Kuchta The Lion’s City E ensures a reliable range of 200 kilometres over the entire life of the batteries. This can even extend to 270 kilometres under favourable conditions. So transport companies can already use our electric bus to  passengers on a majority of their routes without intermediate charging. But we’re far from satisfied with that, of course. We want to use the next battery generation to substantially extend the range of our buses with fully electric drives. They should be capable of up to 400 kilometres by 2025. This would mean that our customers could cover around 90 percent of all their routes using sustainable electric mobility. 

What role does policy play in the development of public transport?

Kuchta It has set the benchmarks for the urban mobility of the future: firstly, there are the legal requirements for CO2 reduction. And most recently, since the European Union adopted the “Clean Vehicle Directive”, urban areas have to set the course for emission-free mobility. The aim is to move from “low emission” to “no emission”. More and more public transport companies have grasped this and are relying solely on battery-powered urban buses for new purchases. Or they are defining clear time targets for converting their entire fleet to zero-emission drives. 

How does this manifest itself in the market for electric buses?

Kuchta We see this trend very clearly. The total European electric bus market included over 2,000 vehicles in 2020. And the trend is clearly rising.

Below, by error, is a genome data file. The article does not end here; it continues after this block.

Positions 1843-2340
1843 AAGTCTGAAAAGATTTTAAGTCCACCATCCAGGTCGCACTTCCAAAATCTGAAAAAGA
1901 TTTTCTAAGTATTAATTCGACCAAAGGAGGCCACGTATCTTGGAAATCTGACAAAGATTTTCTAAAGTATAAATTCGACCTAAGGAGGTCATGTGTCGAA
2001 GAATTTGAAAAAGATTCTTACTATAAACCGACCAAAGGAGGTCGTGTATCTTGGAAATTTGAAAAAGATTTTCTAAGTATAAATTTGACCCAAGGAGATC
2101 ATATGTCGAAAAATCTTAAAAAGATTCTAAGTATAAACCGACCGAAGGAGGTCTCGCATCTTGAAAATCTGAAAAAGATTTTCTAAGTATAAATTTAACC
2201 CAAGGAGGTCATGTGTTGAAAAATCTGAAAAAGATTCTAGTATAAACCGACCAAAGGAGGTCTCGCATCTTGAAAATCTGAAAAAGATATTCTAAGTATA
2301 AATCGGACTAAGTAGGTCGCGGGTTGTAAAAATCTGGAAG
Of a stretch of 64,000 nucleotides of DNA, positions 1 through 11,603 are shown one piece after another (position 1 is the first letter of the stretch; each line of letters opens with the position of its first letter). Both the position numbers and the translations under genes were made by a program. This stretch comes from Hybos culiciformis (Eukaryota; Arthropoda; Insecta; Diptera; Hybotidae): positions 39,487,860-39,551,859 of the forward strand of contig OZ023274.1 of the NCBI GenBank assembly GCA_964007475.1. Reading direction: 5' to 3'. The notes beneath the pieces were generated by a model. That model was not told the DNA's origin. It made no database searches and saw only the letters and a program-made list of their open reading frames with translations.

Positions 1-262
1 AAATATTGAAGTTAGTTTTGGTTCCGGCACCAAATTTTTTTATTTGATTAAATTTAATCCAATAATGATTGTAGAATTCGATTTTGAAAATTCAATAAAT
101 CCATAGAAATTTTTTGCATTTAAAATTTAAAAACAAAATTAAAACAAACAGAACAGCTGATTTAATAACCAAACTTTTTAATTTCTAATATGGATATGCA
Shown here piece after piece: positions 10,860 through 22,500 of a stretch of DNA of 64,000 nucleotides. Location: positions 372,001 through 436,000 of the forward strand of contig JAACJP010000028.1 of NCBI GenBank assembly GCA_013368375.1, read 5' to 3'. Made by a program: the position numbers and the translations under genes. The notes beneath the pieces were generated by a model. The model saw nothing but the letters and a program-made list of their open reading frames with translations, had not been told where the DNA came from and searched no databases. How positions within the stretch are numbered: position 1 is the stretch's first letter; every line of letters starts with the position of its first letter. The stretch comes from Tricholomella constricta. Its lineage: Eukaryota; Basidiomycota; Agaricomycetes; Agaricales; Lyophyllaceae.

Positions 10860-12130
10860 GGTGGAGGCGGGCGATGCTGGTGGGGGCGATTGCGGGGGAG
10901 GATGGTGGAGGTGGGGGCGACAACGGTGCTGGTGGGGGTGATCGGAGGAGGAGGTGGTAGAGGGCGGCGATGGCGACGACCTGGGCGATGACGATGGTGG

Does MAN have the corresponding production capacity?

Kuchta We are continuously ramping up production to be able to successfully offer the Lion’s City E in this dynamically growing market. The current ramp-up means we’ll be able to produce around 400 e-buses in 2021. In the coming years, we’ll be able to produce up to 2,500 vehicles a year in our plant in Poland. We’re in a position to create additional production capacity by means of further investment if demand continue to rise after 2026. 

Are hydrogen buses also part of MAN's strategy for public transport?

Kuchta Hydrogen has not so far been something we’ve pursued in the urban bus segment. We’re relying on the Lion’s City E as a purely battery-powered vehicle. We believe this has economic and ecological advantages for public transport customers. Using battery power, for example, means about two thirds of the electricity actually ends up on the road – hydrogen buses only recycle one third. The future range of up to 400 kilometres also obviates the need to switch between two different technologies for urban mobility.  

How do you see this for longer distances?

Kuchta Various types of drive are certainly currently conceivable for intercity buses and coaches. This is where hydrogen-based drives – fuel cell drives for instance – could prove themselves as a potential alternative to pure battery-electric operation. Which technology prevails in long-distance traffic will however depend on many factors. Availability and costs of the respective energy source, development of the charging infrastructure and advances in drive technology are key aspects regarding this. Yet the same applies here as in the field of alternative drives in general: the future starts now!